Barclays and Robin Hood Foundation Platform "Up & Go" Helps Low-Income Workers Compete for Jobs
Up & Go, a new online platform supported by Barclays and the anti-poverty foundation Robin Hood, allows New Yorkers to book cleaning services from worker-owned cooperatives. We hear from the women earning a decent wage and growing their businesses through the app, which puts earning power directly in their hands.
Socorro Cruz spent 50 precarious years working as a self-employed cleaner. "It was hard to find work, especially not speaking English," she says. "I was badly paid for a lot of work, and sometimes I didn't get paid at all.”
Everything changed when Cruz heard about a programme for workers to form their own cooperative cleaning business. Cruz joined with five other workers to build their business from the ground-up. She is now a worker-owner of Brightly Cleaning of Staten Island, earning around £16 ($21) an hour in dignified work conditions with the support of an office manager, contracts – and a share in the profits.
Cruz is just one worker-owner benefitting from a Barclays-funded app that aims to put earning power into the hands of low-income workers – mainly women from disadvantaged backgrounds.
Launched in May, the app – called Up & Go – allows New Yorkers to book cleaners from worker-owned cooperatives.
The worker-owned businesses take home 95% of the cost of each cleaning job – nearly double that of the lowest paying service apps. The worker-owners democratically decide on all Up & Go pricing and reinvest the remaining 5% back into their businesses and the platform.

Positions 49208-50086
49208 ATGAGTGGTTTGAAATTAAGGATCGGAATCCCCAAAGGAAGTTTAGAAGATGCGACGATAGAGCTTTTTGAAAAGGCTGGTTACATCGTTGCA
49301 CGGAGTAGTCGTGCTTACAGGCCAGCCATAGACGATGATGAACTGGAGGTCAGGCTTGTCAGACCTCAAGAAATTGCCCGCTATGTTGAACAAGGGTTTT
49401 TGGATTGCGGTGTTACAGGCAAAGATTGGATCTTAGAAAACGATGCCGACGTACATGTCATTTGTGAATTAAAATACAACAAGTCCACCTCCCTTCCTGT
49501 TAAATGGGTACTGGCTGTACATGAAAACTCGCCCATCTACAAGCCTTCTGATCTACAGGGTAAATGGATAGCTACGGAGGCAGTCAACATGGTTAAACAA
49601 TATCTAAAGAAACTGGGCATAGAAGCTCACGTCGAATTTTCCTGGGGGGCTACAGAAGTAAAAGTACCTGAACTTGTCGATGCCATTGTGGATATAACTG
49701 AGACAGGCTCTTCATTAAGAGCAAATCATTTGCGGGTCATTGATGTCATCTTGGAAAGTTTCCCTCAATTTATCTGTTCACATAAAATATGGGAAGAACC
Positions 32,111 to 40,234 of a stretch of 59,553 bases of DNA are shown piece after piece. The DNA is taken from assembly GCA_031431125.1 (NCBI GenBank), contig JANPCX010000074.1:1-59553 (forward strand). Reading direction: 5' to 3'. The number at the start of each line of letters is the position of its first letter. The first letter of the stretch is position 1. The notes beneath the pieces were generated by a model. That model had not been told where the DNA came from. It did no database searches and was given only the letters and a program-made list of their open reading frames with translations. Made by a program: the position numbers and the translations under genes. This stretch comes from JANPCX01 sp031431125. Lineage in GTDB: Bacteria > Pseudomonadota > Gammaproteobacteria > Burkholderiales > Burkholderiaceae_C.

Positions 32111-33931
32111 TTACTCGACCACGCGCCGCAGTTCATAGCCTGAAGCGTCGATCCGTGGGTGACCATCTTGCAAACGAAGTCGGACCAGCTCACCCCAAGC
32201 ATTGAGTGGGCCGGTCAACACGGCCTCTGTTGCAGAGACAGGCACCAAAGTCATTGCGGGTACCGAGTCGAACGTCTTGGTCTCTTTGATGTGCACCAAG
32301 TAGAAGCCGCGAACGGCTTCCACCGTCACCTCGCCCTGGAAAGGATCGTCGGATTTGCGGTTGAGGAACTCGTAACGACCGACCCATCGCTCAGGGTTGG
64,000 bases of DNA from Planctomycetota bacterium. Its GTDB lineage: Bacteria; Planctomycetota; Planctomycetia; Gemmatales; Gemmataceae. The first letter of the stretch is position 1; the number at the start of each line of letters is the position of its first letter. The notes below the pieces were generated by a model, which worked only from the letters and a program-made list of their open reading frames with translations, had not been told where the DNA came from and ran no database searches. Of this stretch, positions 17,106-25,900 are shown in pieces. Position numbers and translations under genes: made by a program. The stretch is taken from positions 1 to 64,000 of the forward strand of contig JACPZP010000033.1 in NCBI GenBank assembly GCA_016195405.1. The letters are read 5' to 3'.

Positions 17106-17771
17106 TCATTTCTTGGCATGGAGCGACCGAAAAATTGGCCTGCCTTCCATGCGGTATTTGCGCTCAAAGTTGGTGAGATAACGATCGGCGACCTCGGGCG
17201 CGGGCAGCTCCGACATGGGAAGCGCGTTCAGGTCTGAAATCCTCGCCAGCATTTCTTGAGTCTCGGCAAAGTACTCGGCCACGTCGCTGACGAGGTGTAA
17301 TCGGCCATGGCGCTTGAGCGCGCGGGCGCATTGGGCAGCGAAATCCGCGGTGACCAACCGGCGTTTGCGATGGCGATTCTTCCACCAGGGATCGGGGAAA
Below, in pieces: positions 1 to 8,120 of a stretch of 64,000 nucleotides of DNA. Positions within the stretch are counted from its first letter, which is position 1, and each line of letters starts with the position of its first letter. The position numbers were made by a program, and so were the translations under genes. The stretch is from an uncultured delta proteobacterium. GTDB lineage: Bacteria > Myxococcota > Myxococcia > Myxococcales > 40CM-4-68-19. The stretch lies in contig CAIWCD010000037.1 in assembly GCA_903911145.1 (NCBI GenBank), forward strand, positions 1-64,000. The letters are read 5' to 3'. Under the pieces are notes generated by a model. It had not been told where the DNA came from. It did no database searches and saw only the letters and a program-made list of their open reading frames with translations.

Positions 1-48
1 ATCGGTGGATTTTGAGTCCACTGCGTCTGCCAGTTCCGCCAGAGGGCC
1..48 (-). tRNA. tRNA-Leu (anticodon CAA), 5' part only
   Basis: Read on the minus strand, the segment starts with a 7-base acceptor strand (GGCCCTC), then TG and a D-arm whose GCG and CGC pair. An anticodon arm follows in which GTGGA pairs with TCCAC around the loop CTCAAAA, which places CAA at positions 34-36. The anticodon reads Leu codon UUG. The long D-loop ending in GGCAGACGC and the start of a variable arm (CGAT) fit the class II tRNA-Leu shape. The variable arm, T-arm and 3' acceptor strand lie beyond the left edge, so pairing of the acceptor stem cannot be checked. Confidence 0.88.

According to the New York-based Center for Family Life – which helped develop the app alongside the CoLab Cooperative – worker-owners take home an average of £16 ($21) per hour on Up & Go, as opposed to the £7.50 ($10) per hour workers were typically earning prior to joining a cooperative. There is a flat-rate pricing structure for each cleaning job, which worker-owners say they chose because it gives them autonomy and puts value in the quality of their services. Payment is made by credit card, which is more secure than cash or cheque.
The gig economy, an increasingly popular labour market made up of short-term and freelance work, has been accused of exploiting workers while benefitting large companies. Traditionally, workers on gig economy apps can take home as little as 50 to 80% of a job’s cost.
Up & Go was launched at Rise New York, Barclays’ open innovation co-working space. The bank provided funding to develop the app and expertise on the design of the platform and the business model. CoLab Cooperative, a worker-owned digital agency, built the web app.
Mark Thain, Director, Social Innovation at Barclays, says: “This unique partnership is a great example of how the private and non-profit sectors can work together to ensure more businesses and workers can access the gig economy in a meaningful way.
“We look forward to the growth of Up & Go and wish all the worker-owned businesses success as they access this exciting new platform.”